Current situation

Winter and spring see lots of controlled burns in Oregon to eliminate piles of woody debris left over after logging or thinning. Embers buried in the ashes of these pile burns can sometimes reignite even days after a fire appears to be out, especially if winds blow away ashy debris. The same winds can then fan smoldering embers back to life. That's why it's a good idea to keep checking old pile burns to ensure no hot spots have rekindled.

Thursday, July 31, 2014

Haystack Fire Evening Update, Thursday, July 31, 2014

Oregon Department of Forestry
Incident Management Team 1
John Buckman, Incident Commander

Haystack Complex
Evening Update
July 31, 2014, 8:00 p.m. 

This afternoon firefighting resources responded to a new fire, Hog Ridge, located about 9 miles northwest of Dayville.  It was initially reported at 5 acres and grew rapidly to approximately 55 acres before resources were able to slow it’s growth about 4:00 p.m. Responding to the fire were firefighters from the Oregon Department of Forestry’s John Day Unit, a pre-identified initial attack task force from the Haystack Complex, 6 single engine air tankers, and 6 helicopters.  Work will continue on this fire overnight and the new fire will be managed as part of the Haystack Complex beginning August 1, 2014.

The most challenging of the existing fires is the Haystack Fire located 3 miles northeast of Spray. This fire does not currently have an active fire perimeter by is still requiring quite a bit of attention.  According to John Flannigan night Operations Chief “it is still hot under the junipers, and that heat looks hidden but can take off on us”.  Crews and engines worked today to extinguish the heat remaining in this 1,200 acre fire.

The other two fires are currently in mop up after their initial runs though mixed conifer and grass fuels. The Throop Fire, located about 3 miles northeast of Dayville is mapped at 490 acres. The Steet Fire located 7 miles northeast of Monument is mapped at 50 acres.

Tomorrow two task forces consisting of a handcrew, two engines, and a dozer will be made available from Haystack Complex resources to assist local firefighters if needed to respond to new fires within the general vicinity.



Size: 1,740 acres (3 fires)
Location: Spray, Oregon
Containment: 50%
Cause: Lightning
Fuels: Grass, brush, timber
Personnel: 498
Crews: 18
Engines: 17
Dozers: 6
Water Tenders: 3
Air Tankers: 2 (available)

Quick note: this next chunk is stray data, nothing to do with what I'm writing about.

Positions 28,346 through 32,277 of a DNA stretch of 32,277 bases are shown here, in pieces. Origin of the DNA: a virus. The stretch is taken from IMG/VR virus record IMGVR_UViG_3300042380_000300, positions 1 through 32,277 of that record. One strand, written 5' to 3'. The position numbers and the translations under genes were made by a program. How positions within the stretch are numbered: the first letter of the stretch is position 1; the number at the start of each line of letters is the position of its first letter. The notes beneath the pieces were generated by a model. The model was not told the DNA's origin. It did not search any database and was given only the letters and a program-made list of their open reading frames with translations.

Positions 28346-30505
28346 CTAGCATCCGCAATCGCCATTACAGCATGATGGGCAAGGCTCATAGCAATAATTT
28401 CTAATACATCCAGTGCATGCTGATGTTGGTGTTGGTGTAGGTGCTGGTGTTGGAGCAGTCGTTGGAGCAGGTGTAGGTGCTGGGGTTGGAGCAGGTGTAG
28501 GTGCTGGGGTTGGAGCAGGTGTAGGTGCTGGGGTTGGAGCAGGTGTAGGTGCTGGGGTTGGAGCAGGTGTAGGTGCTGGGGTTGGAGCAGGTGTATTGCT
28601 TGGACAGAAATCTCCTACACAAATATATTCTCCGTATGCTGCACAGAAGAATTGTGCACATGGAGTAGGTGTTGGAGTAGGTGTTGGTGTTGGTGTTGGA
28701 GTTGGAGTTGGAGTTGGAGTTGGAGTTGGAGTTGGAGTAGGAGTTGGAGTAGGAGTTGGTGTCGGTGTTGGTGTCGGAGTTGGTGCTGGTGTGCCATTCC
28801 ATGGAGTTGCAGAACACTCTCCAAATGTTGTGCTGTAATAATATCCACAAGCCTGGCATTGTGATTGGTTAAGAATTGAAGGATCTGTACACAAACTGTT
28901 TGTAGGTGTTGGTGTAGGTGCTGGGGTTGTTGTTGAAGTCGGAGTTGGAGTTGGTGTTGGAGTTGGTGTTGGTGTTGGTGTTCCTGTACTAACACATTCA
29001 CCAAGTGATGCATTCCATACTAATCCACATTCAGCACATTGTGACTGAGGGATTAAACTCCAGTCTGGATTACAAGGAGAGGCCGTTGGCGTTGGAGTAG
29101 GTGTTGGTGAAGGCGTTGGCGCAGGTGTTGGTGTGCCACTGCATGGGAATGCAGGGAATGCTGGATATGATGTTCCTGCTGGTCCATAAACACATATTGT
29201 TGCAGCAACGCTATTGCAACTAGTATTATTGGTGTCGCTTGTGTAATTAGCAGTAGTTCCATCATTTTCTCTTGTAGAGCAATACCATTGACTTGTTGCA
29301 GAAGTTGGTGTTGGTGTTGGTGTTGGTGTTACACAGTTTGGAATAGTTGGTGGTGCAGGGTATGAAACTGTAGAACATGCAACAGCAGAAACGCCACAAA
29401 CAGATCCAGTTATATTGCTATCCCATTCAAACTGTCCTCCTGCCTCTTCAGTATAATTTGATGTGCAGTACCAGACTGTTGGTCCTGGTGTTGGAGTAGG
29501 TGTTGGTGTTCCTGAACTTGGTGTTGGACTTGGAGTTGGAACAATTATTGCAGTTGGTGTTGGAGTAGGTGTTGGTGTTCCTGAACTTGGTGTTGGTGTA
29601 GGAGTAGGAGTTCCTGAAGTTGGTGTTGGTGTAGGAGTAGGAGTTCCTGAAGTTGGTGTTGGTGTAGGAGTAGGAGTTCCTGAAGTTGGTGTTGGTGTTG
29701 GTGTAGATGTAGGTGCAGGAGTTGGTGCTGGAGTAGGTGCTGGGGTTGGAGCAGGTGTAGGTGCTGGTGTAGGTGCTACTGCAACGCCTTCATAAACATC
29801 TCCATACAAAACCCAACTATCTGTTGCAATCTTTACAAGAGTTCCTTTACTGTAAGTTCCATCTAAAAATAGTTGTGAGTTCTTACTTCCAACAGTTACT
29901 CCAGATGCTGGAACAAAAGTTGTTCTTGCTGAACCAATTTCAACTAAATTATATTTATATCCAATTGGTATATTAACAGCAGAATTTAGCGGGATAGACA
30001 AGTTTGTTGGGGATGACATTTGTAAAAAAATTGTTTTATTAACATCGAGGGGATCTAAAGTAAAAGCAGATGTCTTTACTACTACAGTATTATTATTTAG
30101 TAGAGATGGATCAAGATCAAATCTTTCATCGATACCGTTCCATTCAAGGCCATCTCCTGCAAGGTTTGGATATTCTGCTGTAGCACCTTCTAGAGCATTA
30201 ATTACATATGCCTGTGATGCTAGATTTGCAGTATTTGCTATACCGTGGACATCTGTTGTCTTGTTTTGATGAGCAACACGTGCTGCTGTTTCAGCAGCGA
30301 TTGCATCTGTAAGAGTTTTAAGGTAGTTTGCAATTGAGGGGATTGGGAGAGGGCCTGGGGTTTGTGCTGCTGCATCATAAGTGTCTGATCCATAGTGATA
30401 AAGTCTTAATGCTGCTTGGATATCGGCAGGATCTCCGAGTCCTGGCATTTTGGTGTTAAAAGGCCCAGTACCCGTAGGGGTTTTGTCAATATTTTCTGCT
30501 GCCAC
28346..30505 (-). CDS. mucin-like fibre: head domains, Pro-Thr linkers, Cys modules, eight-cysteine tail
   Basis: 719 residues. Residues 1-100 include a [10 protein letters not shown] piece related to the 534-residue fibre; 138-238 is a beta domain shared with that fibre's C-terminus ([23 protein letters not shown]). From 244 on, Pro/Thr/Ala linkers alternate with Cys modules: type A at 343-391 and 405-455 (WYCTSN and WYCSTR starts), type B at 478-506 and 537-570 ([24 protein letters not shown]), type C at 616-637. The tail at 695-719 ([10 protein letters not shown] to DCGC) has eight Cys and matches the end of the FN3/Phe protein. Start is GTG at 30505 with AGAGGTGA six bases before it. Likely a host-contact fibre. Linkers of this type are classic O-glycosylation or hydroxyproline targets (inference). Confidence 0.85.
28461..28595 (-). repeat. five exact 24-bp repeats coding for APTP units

Helicopters: 6 (available)
Estimated Cost: $630,000
Evacuations: None
Structures: 0
Closures/Restrictions: None
Announcements: None

For More Information: 503-758-8253

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The purpose of this blog is to provide breaking news about wildfire activity on the forestlands protected by the Oregon Department of Forestry. We invite you to post questions or comments you have about current wildfires. Please keep your posts civil and free of profanity. You are also welcome to contact us by email at:

Current wildfire info

Cool, wet weather in the winter of 2016-17 ended Oregon's long drought and left a thick mountain snowpack. It didn't take long for that to melt and vegetation to dry out due to a series of heatwaves and a prolonged stretch of dry weather over the summer. As forest fuels dried, fires started and spread, many from lands adjacent to those protected by ODF, such as the Chetco Bar Fire in Curry County. That one fire accounted for 46% of the 47,537 acres of land protected by ODF which burned in 2017. Of fires originating on ODF-protected land, 95% were put out at less than 10 acres.

What we do

Protection jurisdiction

The Oregon Dept. of Forestry protects 16 million acres of private and public forestlands from wildfire. This includes all private forestlands in Oregon as well as state and local government-owned forests, along with 2.8 million acres of federal Bureau of Land Management lands in the western part of the state. In total there are about 30.4 million acres of forest in Oregon.

Fire suppression policy

The department fights fire aggressively, seeking to put out most fires at 10 acres or smaller. This approach minimizes damage to the timber resource and fish and wildlife habitat, and protects lives and property. It also saves money. While suppressing large fires can cost millions of dollars, economic and environmental damage from wildfires can be many times greater.


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Oregon Dept. of Forestry's public information officers in Salem, Ore., maintain this blog. During the wildfire season, we spend much of our time reporting on fires and firefighting to news media and the public.